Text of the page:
Oxfam arbejder for klimaretfærdighed i verden

Climate justice

The climate crisis is part of the global inequality crisis. While we in the western world account for by far the largest part of the CO2 emissions causing climate change, it is the world's poorest who pay the price in the form of droughts, floods, and other extreme events that adds to stress on water resources, food security and human health. Oxfam Denmark fights for wealthy countries to take responsibility.

30 climate initiatives

in 11 countries are currently supported by Oxfam Denmark

+ 20 million

people in East Africa was in 2017 in need of humanitarian help because of climate crisis

80% of the population i Mali

doesn't know if they'll have food on the table

Forside / Our work / Climate justice

Oxfam Denmark fights for climate justice and sustainable development

The first goal of our action on climate change is to ensure a higher level of climate justice at international level. We will put pressure on the rich nations to fulfill their commitments to the Paris Agreement. They should not only reduce their own CO2 emissions, but also contribute financially to the countries hit hardest by climate change, enabling them mitigate and adapt to risks themselves.

Specifically, we are helping to give lower income populations a voice at the COP 27 climate summit and demanding compensation for losses and damage, for example, on agricultural land and infrastructure created by drought and floods.

Our other goal is to help poorer populations directly, building more sustainable and resilient local communities. This applies to the introduction of new cultivation methods to increase the production of food in a country like Mali, which is affected by desertification. Or it could be the education and organization of indigenous peoples in Latin America so that they can have a say at local level for the use of rainforest resources and thus secure their livelihoods.

In addition, we are making a very special effort to improve the conditions of women, as they are disproportionately affected by climatechange causing further problems in securing food, clean drinking water and ensuring the health of the family.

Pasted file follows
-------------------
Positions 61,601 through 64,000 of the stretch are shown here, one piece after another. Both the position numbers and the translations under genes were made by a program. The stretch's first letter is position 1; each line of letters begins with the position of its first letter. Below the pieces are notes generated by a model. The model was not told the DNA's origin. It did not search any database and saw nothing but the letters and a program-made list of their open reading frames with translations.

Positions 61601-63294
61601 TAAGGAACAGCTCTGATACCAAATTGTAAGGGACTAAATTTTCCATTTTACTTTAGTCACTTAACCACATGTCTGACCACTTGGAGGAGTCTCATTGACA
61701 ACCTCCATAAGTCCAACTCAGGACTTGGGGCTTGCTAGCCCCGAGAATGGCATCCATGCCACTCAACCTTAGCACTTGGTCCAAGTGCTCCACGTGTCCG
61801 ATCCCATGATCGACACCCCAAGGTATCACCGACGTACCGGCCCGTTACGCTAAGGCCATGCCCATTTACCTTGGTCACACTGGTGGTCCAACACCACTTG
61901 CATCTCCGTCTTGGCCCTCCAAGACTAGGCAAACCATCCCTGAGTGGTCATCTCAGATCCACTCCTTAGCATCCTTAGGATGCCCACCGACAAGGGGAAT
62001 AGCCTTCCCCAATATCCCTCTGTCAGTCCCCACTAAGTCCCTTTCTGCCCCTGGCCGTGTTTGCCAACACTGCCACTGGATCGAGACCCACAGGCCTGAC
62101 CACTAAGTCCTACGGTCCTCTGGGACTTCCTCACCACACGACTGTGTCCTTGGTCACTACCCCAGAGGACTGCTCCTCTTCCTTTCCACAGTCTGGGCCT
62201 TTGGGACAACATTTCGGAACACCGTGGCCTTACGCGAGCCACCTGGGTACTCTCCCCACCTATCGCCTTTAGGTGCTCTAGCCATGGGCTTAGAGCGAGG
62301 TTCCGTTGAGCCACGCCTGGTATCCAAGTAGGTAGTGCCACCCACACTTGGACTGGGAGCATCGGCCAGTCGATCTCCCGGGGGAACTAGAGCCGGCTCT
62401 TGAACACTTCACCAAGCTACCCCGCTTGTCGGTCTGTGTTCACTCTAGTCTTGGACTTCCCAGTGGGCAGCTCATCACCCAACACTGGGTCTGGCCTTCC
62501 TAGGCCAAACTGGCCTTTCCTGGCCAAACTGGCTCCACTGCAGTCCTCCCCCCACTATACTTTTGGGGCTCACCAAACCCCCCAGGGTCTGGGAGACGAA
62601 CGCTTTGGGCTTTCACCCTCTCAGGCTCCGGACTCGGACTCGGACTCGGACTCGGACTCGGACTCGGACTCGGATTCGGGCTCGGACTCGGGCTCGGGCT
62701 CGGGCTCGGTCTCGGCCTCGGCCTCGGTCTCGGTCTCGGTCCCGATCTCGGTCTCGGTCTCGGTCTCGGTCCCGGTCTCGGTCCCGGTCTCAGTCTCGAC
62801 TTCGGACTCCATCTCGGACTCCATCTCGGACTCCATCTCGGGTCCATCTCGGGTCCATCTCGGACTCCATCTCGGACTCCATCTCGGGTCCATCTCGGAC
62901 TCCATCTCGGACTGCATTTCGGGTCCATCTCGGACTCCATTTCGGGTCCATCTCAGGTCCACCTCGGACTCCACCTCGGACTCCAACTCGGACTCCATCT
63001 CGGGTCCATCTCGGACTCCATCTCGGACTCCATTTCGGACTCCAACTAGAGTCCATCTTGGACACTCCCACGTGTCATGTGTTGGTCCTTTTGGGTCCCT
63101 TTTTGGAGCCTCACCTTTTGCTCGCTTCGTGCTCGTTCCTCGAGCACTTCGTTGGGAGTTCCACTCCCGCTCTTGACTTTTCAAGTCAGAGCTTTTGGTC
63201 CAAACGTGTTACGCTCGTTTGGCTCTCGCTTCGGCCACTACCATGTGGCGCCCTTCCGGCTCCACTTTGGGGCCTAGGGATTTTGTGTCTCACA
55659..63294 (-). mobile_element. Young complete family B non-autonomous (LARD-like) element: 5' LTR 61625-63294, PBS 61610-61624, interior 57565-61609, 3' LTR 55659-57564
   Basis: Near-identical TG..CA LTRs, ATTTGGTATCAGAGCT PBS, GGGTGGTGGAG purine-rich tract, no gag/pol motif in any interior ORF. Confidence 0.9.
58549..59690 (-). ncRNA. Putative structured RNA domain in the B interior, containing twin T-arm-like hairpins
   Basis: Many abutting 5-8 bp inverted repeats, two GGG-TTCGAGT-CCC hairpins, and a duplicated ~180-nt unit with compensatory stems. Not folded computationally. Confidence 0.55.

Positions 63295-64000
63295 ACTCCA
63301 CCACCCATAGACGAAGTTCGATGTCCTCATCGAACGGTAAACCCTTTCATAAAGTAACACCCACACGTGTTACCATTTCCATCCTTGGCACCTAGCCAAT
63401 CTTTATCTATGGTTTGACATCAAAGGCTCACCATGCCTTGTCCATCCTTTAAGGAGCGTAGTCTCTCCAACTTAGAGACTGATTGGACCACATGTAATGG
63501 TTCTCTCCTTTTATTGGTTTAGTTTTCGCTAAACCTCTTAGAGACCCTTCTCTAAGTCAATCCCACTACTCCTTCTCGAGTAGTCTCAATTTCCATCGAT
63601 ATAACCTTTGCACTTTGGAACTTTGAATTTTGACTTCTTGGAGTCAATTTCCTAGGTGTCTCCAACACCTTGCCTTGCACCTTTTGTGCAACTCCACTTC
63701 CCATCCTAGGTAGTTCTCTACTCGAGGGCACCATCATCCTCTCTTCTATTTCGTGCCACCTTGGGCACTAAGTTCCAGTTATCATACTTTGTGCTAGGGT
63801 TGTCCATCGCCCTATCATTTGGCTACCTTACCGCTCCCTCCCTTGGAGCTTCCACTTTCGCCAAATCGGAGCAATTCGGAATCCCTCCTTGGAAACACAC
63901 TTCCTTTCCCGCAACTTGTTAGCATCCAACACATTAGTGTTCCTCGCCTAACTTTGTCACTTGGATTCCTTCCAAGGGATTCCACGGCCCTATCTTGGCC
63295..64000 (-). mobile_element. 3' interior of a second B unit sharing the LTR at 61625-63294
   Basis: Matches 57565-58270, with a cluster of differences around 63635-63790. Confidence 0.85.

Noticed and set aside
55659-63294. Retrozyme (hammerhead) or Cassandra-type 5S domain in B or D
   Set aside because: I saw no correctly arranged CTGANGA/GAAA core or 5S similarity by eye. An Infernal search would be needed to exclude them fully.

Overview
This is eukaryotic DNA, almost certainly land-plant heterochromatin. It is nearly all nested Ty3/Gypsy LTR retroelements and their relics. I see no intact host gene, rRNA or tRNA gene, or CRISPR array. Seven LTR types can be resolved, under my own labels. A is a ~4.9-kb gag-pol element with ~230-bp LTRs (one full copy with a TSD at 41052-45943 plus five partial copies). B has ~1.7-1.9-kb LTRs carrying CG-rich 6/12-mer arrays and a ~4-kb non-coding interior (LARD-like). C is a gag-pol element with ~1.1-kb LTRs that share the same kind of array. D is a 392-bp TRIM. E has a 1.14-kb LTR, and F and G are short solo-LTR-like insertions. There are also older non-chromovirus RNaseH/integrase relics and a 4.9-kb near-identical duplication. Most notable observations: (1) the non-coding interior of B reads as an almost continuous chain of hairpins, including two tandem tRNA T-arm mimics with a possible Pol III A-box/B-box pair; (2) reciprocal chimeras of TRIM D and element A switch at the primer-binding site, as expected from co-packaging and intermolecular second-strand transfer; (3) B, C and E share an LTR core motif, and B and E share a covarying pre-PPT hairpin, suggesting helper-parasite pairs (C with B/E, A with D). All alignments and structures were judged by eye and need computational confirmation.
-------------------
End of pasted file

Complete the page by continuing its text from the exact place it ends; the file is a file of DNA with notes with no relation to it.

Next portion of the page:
Cyclone Kenneth: People walk through flood water along the road from Pemba to Metuje, Mozambique.
Photo : Tommy Trenchard

How Oxfam Denmark works with the climate

  • We support civil society in the Global South gaining a stronger voice and fighting for climate justice and protection. This applies, among other things, to multinational companies, which must comply with basic environmental requirements and human rights when extracting minerals in poor countries.
  • We help small communities become more resilient. This applies, among other things, to agriculture, water and energy, where we help build capacity and develop new green solutions that strengthen food security and sustainable use of natural resources.
  • We support indigenous peoples in preserving the right to their land. This is happening in the case of The Hague. In the fight against major commercial interests in the management of natural resources, so that the population maintains their livelihoods and culture, and biodiversity is protected.
  • We support vulnerable young people and women in addressing the climate crisis and being heard when local initiatives are planned and implemented. An important element here is the building up of knowledge about women's deteriorating living conditions and violations of rights as a result of climate-related conflicts and poverty.

Support the fight against desertification and hunger in Mali

The desert is spreading in northern Mali, where weather conditions have become extreme and temperatures are rising. This means the loss of agricultural land and production, which hits local communities exceptionally hard.

Over 80% of the population in the area is now characterised by a high degree of food insecurity and lives at a subsistence level. We help local farmers introduce new crops that are more drought resistant and also use organic fertilizers that protect soil and biodiversity. Finally, we help them to be able to exchange for small animal husbandry outside the actual cultivation period.

Here we are helping to create climate equality